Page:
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From the Past

Films on the to-do list

  • Armageddon Time
  • Black Widow
  • Chimes at Midnight
  • The Killing of a Sacred Deer
  • Last Christmas
  • Remember Sunday
  • Shazam! 2
  • Thor: Love and Thunder
  • Spy Guys

Falling Skies: Series 1 (2011)

TV series review: Falling Skies: Series 1 (2011)

The Earth has been invaded by aliens – aliens who do not come in peace. Within a few days most of humanity has been wiped out, and children between the ages of 8 and 16 are taken as slaves, their minds controlled by a sort of external spine implant.

The rest of humanity is left to pick up the pieces, just trying to survive … and to try to gain an advantage against the invaders.

One of the parents having lost a child is Tom Mason (Noah Wyle), a history professor, who has two other kids to look after – Hal (Drew Roy) and Matt (Maxim Knight). Hal wants to fight back, and little Matt doesn’t want to be left out either.

Together with their father and the rest of the civilians of a group they call the 2nd Massachusetts, they’re trying to get away from Boston, while hoping to one day reunite with Ben (Connor Jessup) again, organise a resistance movement and take down the aliens … and not turn on each other.

Also starring Moon Bloodgood (epic name!), Jessy Schram, Seychelle Gabriel, Peter Shinkoda, Mpho Koaho, Sarah Carter, Colin Cunningham, Will Patton; featuring Steven Weber and Henry Czerny.

We enjoyed this show a lot. Some friends of ours, who are more clued up about military organisation, found they couldn’t enjoy it as much because there’s no way a military operation would be run like that. But for lay people who couldn’t really care less, it’s a great show.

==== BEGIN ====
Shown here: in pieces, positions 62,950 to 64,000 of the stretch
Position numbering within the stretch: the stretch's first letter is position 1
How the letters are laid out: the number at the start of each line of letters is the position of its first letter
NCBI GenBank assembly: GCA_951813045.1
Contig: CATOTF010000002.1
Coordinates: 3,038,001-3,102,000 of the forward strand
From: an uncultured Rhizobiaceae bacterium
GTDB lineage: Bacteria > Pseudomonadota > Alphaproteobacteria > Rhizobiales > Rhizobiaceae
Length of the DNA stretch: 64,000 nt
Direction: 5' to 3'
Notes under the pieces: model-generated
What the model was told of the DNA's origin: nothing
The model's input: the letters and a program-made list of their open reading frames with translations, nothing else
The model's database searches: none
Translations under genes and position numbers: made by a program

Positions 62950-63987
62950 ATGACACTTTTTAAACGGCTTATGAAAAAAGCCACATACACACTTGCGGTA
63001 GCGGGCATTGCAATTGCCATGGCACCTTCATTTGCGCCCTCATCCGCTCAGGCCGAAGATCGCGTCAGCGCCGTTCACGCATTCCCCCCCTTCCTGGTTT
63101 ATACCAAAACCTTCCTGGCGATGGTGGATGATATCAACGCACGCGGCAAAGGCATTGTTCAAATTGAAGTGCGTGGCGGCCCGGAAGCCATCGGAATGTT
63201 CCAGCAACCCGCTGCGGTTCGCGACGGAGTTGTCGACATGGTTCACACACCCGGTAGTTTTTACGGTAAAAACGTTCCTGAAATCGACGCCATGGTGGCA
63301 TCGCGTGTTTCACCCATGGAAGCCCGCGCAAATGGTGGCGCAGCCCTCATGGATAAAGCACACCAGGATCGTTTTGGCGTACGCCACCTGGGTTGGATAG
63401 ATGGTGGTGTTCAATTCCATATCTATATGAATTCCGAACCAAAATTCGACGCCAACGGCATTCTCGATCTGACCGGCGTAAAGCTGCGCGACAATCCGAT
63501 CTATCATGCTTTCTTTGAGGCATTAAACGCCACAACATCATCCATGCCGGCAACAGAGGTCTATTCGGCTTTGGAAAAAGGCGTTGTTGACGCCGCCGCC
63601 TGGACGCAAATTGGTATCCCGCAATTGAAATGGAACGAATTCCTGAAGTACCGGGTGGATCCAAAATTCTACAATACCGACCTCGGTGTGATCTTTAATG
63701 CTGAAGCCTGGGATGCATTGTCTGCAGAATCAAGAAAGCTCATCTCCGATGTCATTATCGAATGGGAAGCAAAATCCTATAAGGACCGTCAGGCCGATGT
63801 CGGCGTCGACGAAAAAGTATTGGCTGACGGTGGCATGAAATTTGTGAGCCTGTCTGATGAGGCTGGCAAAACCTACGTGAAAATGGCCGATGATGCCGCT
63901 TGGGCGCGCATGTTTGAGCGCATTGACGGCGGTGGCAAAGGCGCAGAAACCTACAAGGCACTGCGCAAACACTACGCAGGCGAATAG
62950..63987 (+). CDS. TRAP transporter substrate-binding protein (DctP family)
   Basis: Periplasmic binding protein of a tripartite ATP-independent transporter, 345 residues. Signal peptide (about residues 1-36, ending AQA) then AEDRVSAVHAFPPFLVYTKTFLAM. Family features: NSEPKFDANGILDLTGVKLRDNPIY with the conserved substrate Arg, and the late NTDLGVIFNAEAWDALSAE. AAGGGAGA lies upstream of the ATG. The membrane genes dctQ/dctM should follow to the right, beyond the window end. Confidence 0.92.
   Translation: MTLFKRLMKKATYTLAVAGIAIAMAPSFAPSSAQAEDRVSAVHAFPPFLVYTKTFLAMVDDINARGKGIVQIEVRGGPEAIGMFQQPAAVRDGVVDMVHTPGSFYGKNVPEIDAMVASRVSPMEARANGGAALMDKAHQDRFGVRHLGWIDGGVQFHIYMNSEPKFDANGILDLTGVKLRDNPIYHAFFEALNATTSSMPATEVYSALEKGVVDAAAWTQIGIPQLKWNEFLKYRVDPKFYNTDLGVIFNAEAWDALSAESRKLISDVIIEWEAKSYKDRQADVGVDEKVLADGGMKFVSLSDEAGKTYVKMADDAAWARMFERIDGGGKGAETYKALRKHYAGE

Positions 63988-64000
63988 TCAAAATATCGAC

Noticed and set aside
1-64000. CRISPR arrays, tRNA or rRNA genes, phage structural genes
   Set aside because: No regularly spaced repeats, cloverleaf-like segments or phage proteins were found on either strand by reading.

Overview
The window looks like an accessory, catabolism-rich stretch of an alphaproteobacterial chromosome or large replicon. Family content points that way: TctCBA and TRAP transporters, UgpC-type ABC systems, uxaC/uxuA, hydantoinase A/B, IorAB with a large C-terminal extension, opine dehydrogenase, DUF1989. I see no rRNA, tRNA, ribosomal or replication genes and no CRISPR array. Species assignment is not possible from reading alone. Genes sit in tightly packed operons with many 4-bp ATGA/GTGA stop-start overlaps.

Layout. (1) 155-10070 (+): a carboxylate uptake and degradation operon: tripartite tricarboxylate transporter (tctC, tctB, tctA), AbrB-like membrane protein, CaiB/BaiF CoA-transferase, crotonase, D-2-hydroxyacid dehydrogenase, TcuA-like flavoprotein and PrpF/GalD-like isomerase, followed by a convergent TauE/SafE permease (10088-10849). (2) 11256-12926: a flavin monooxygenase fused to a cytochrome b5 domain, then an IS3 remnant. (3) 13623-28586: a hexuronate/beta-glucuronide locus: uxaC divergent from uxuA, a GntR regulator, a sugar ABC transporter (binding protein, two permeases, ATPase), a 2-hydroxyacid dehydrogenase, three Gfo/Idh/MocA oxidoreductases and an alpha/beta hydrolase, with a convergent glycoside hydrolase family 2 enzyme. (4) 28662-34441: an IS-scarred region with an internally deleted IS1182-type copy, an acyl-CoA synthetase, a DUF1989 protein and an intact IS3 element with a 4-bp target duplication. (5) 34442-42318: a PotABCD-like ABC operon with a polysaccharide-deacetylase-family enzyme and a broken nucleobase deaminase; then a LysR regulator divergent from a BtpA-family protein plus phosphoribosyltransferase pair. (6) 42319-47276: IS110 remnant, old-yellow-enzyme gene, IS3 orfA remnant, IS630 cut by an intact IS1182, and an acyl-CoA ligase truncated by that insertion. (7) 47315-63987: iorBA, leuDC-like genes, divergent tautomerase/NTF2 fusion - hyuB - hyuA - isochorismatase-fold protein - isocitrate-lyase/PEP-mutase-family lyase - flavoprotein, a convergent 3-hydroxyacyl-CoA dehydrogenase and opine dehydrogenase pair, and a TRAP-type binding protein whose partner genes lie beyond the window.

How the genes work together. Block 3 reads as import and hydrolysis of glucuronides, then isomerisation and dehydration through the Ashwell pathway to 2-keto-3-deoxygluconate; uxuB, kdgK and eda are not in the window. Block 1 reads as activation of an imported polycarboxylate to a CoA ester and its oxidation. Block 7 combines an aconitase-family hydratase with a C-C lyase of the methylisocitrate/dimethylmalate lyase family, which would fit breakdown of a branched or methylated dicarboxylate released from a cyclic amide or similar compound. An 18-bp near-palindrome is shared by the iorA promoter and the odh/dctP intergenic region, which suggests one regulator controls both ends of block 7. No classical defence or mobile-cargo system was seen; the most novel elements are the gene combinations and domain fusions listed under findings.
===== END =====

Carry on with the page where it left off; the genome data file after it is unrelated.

If predictable.

You soon realise what those extra spines (“harnesses”) do to kids, and what’s happening and why, but it’s still interesting to follow, no two ways about it. How would humanity cope with an alien invasion? Not terribly well. The fighting back thing, though? I’m all for that.

My biggest criticism of Falling Skies that it suffers from Stupid Child syndrome AND Annoying Child syndrome, at the same time. If those two things aren’t tropes, they should be. You know these types of kid, you’ve seen them many times before. (Remember Walt in Lost? At times, I wished the bloody polar bear would eat him and get it over with.)

The Stupid Child is a child that will run off willy-nilly and get everyone in danger, not just themselves, and it gets worse because then the grown-ups have to run after them and get them out of harm’s way. In this show, he’s called “Matt”. The Annoying Child is similar, although perhaps deliberately putting everyone in danger because they feel like it, and they get in a huff when people risk their lives trying to save them. I believe he’s called “Rick” in this one.

Ah, well. There are aliens who are evil, maybe, and humans that definitely are. Alien invasions sure bring out the best in people. But that’s part of what makes the show work. It’s not just sitting around singing Kumba Ya and hoping things will work out for the better because we’re working together, but there are human bad guys too, and it’s a toss-up if the humans or the aliens are the most dangerous …

On a good note – the show has been renewed for a second series, which I’m looking forward to, although I don’t know when it’s out, but it’ll be some time this year.

4 out of 5 hideouts.


An easily distracted and over-excited introvert who never learns to go to bed at a reasonable time. Enjoys traveling (when there's not a plague on), and taking photos of European architecture. Cares for cats, good coffee and Boardwalk Empire. A child of her time, she did media studies in school and still can't decide what she wants to be when she grows up.

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